Bluefin tuna from both sides of the Atlantic get together as juveniles, a discovery that could affect how the tuna fishery is managed.
While North American and Mediterranean bluefin return home to spawn, a study published in Friday's edition of the journal Science reveals that as youngsters the fish travel long distances to intermix.
The researchers found that while the largest tuna — sought by commercial fishermen off North America — tend to be local fish, the smaller ones caught by sport fishermen often have originated in the Mediterranean.
The team, led by Jay Rooker of Texas A&M University and David Secor of the University of Maryland Center for Environmental Science, was able to identify the origins of fish by examining the chemical composition of the otolith, or ear stone, of the tuna.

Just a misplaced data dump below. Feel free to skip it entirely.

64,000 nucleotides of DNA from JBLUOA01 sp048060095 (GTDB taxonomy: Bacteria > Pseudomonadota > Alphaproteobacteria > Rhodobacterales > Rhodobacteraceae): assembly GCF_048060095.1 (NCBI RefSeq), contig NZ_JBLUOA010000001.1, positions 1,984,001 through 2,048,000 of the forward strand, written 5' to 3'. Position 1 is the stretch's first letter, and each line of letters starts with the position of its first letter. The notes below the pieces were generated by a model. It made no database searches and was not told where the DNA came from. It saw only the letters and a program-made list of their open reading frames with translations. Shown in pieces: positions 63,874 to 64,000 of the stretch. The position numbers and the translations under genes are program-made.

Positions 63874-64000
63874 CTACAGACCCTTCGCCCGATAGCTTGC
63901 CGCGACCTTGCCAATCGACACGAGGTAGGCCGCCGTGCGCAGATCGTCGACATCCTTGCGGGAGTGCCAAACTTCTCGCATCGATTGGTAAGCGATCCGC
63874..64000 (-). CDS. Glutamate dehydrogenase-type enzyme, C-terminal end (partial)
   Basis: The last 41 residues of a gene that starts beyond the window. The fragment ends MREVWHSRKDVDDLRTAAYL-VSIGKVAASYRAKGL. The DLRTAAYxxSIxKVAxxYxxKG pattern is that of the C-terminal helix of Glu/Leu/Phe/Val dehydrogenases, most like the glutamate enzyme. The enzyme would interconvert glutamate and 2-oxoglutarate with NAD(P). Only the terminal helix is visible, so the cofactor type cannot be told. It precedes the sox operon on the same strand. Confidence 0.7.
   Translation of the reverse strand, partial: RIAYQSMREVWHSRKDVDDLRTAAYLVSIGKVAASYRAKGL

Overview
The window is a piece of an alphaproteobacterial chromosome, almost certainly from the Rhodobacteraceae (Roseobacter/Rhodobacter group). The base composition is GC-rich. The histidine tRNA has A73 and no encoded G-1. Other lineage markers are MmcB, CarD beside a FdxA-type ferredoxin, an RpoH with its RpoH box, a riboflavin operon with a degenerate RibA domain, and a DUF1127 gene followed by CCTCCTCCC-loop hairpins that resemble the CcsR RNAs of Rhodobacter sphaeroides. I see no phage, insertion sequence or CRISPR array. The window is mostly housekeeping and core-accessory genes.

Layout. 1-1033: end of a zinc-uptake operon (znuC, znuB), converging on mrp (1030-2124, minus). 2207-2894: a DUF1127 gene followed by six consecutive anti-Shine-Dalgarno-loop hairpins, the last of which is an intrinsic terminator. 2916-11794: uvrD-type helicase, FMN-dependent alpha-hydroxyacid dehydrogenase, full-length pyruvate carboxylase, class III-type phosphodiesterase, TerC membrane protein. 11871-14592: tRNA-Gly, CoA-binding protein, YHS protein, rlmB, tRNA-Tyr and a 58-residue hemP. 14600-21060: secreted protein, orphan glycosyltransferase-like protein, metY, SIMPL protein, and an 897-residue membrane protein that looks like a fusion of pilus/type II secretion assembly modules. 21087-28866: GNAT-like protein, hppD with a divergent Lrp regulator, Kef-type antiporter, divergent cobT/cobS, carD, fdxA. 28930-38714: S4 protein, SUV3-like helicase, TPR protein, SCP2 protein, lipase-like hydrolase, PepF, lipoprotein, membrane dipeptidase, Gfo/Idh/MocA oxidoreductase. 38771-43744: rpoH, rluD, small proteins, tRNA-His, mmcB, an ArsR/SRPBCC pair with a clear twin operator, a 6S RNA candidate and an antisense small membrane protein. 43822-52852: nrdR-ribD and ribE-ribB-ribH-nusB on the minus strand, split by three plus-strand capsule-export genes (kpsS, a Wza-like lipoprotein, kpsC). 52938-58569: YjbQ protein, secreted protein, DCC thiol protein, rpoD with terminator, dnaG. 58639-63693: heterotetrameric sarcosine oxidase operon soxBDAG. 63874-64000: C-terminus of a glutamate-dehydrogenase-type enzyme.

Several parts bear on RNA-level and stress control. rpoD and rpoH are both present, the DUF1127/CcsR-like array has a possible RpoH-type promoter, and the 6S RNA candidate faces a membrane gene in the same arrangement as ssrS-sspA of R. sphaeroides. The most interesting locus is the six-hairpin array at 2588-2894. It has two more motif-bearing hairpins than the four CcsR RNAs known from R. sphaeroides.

"Juveniles are not conforming to the principal premise of how they've been managed — that fish keep to their own side of the Atlantic," Secor said in a statement. "This could be particularly troubling if North American juveniles head to the Mediterranean. High exploitation there might mean that few make it back. Evaluating where Mediterranean juveniles originate should be our next highest priority."
The International Commission for the Conservation of Atlantic Tunas meets next month in Morocco to discuss declining tuna stocks and ways to better manage species.
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